The McCann trade rumors have picked up again this offseason. He grew up in nearby Athens and still lives in Atlanta in the offseason, plus he played his first nine seasons with the Braves, so it stands to reason McCann would be willing to wave his no trade clause to go back home. The Braves want his power bat and veteran leadership to guide all their young pitchers through the rebuild. It’s easy to understand why any team would want him, really.

Atlanta has a stacked farm system that is especially loaded with pitchers, something the Yankees crave. They reportedly asked for righty Mike Foltynewicz and outfielder Ender Inciarte at the trade deadline, but no dice. Maybe the team’s willingness to eat $17M of the $34M left on McCann’s contract will be enough to change the Braves’ mind. We’ll see. Let’s take a trip through their organization and look at some possible trade targets. All scouting reports come from MLB.com unless otherwise noted.

LHP Kolby Allard

Background: Allard, 19, was the 14th overall pick in the 2015 draft. He was arguably the top high school pitching prospect in the draft class, but he fell due to a stress reaction in his back that caused him to miss most of his senior season in high school. Allard had a minor procedure following the 2015 season and has been fine since. He had a 2.62 ERA (2.98 FIP) with 26.3% strikeouts and 7.0% walks in 99.2 innings split between rookie ball and Low-A in 2016. MLB.com currently ranks Allard as the 60th best prospect in baseball.

Scouting Report: “He was throwing his fastball in the 90-94 mph range (in 2015). He’s shown the ability to reach back for more in the past. Allard has a plus curve, with some evaluators seeing it as a 70 eventually. He has a feel for a changeup, especially given his age and experience. Allard hides the ball well, with Cliff Lee-like deception, and his fastball has good late life.”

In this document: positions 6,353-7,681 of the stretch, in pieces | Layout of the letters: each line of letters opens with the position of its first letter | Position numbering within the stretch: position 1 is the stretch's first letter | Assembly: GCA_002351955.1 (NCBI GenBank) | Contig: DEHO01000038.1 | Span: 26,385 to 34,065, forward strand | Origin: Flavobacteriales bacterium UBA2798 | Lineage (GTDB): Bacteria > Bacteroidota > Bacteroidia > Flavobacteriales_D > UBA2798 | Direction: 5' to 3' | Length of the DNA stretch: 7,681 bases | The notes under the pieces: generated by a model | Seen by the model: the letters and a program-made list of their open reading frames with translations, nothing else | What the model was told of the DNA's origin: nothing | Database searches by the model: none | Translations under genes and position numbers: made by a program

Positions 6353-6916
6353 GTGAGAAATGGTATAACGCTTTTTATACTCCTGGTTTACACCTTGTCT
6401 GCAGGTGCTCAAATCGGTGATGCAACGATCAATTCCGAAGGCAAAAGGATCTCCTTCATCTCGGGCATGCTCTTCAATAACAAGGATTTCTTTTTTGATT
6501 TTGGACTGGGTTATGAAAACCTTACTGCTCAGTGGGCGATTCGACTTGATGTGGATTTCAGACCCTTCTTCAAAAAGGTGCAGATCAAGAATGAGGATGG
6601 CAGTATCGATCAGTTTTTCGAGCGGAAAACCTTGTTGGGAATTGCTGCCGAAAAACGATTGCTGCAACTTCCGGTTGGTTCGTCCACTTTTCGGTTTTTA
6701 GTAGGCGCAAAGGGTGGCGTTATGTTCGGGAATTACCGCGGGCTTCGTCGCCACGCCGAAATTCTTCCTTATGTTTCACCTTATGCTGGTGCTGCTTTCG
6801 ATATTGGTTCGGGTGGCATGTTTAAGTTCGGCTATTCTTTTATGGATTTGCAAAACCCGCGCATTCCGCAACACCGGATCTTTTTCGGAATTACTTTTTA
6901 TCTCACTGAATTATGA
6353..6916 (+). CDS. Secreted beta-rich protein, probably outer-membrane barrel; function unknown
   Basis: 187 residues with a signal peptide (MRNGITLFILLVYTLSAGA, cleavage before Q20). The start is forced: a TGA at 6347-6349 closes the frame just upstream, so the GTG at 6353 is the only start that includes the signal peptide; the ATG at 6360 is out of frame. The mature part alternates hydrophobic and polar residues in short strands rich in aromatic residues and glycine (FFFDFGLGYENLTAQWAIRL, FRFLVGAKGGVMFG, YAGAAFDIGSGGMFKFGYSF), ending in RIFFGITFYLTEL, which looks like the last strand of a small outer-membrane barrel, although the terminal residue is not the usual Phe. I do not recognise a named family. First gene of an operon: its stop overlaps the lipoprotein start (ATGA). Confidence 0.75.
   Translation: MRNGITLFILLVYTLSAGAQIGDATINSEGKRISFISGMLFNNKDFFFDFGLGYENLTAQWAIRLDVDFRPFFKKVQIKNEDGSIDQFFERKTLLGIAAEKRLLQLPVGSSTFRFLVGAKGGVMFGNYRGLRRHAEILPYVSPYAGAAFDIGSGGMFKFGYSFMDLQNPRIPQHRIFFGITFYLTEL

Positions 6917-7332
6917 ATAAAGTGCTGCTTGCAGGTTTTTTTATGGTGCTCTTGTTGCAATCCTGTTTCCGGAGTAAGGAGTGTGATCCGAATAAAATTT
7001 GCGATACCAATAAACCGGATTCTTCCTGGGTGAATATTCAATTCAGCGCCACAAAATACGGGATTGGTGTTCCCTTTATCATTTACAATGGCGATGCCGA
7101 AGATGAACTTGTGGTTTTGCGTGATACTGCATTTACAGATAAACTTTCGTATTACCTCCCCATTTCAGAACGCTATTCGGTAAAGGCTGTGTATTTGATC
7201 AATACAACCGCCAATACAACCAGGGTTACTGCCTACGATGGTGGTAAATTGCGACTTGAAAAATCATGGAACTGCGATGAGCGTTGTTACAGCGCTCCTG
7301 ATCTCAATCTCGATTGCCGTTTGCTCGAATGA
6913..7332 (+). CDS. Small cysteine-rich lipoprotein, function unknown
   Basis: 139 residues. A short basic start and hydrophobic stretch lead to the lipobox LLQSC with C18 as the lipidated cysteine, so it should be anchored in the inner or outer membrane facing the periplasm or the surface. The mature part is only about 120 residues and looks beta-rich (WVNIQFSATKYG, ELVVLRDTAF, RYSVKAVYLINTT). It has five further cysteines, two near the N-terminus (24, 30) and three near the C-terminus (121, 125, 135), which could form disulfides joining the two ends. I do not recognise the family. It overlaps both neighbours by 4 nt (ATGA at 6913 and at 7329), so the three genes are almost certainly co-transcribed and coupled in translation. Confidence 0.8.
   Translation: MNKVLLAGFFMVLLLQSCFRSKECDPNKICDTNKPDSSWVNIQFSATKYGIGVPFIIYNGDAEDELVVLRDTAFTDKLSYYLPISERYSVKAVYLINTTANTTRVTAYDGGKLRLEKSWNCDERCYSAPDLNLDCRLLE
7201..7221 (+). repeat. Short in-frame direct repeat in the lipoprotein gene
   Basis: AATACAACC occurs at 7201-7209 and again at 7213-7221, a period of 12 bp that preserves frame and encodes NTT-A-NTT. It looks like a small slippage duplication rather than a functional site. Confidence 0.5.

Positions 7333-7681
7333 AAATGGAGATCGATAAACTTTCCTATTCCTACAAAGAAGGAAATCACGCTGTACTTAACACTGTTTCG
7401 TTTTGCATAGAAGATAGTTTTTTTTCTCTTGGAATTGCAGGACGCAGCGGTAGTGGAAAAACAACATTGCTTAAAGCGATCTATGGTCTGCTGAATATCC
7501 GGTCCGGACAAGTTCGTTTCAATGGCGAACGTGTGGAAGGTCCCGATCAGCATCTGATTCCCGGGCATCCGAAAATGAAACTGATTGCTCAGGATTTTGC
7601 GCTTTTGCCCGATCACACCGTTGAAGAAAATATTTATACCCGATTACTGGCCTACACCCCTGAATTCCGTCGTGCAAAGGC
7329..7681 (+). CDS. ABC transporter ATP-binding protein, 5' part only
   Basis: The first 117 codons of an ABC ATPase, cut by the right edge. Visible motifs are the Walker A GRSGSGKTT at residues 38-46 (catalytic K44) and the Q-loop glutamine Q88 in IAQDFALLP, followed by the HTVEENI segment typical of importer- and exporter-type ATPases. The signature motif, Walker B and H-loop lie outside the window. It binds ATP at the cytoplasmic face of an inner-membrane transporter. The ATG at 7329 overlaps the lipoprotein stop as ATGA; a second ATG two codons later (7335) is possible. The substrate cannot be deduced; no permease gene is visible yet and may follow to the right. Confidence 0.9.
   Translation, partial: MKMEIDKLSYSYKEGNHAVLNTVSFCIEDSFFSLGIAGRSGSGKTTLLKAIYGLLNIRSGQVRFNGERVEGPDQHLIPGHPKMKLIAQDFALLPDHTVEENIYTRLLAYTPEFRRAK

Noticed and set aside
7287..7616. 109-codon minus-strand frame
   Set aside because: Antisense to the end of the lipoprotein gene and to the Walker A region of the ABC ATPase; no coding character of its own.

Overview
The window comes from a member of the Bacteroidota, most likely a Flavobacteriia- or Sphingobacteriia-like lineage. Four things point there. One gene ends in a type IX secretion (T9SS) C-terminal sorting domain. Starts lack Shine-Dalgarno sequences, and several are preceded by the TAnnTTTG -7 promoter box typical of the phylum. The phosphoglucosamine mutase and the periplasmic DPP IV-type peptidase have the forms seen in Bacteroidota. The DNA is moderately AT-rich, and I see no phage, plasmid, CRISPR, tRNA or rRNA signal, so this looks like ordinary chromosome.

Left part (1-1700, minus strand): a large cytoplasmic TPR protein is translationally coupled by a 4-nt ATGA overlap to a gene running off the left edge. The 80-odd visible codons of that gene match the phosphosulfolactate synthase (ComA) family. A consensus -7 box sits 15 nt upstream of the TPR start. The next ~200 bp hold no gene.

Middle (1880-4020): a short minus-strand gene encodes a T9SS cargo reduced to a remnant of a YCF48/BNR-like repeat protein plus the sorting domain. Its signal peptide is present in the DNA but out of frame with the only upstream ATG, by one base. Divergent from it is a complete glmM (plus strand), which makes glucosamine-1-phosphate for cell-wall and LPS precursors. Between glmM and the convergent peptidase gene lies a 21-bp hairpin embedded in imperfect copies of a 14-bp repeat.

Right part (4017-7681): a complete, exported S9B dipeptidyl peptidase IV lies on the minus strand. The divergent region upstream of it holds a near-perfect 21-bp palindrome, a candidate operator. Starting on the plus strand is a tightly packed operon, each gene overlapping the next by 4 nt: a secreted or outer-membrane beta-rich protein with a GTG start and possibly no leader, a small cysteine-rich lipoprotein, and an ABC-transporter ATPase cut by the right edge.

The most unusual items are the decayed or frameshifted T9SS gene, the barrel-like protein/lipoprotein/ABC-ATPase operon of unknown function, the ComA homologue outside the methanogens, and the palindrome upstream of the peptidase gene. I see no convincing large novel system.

Why Should The Yankees Want Him? Allard has a ton of potential even if he doesn’t have a true ace ceiling. A polished southpaw with an out-pitch curveball and feel for a changeup, especially at such a young age, has a chance to pitch a very long time in the big leagues. And, as always, quality left-handed starters are always welcome in Yankee Stadium.

Why Should The Yankees Stay Away? There aren’t many pure baseball reasons. The biggest concern with Allard is his back. He had the stress reaction last spring, which lingered long enough to require some kind of surgery last November. Also, as a 19-year-old pitching prospect in the low minors, there’s still plenty of time for things to go wrong.

RHP Aaron Blair

Background: The Diamondbacks made the 24-year-old Blair the 36th overall pick in the 2013 draft, then traded him to the Braves last winter in the ridiculous Shelby Miller deal. Blair made his MLB debut this past season and it was not pretty. He had a 7.59 ERA (6.15 FIP) with 14.2% strikeouts and 10.5% walks in 70 innings. His Triple-A showing was just okay: 4.65 ERA (3.38 FIP) with 22.6% strikeouts and 10.2% walks in 71.2 innings. Blair shuttled up and down all year.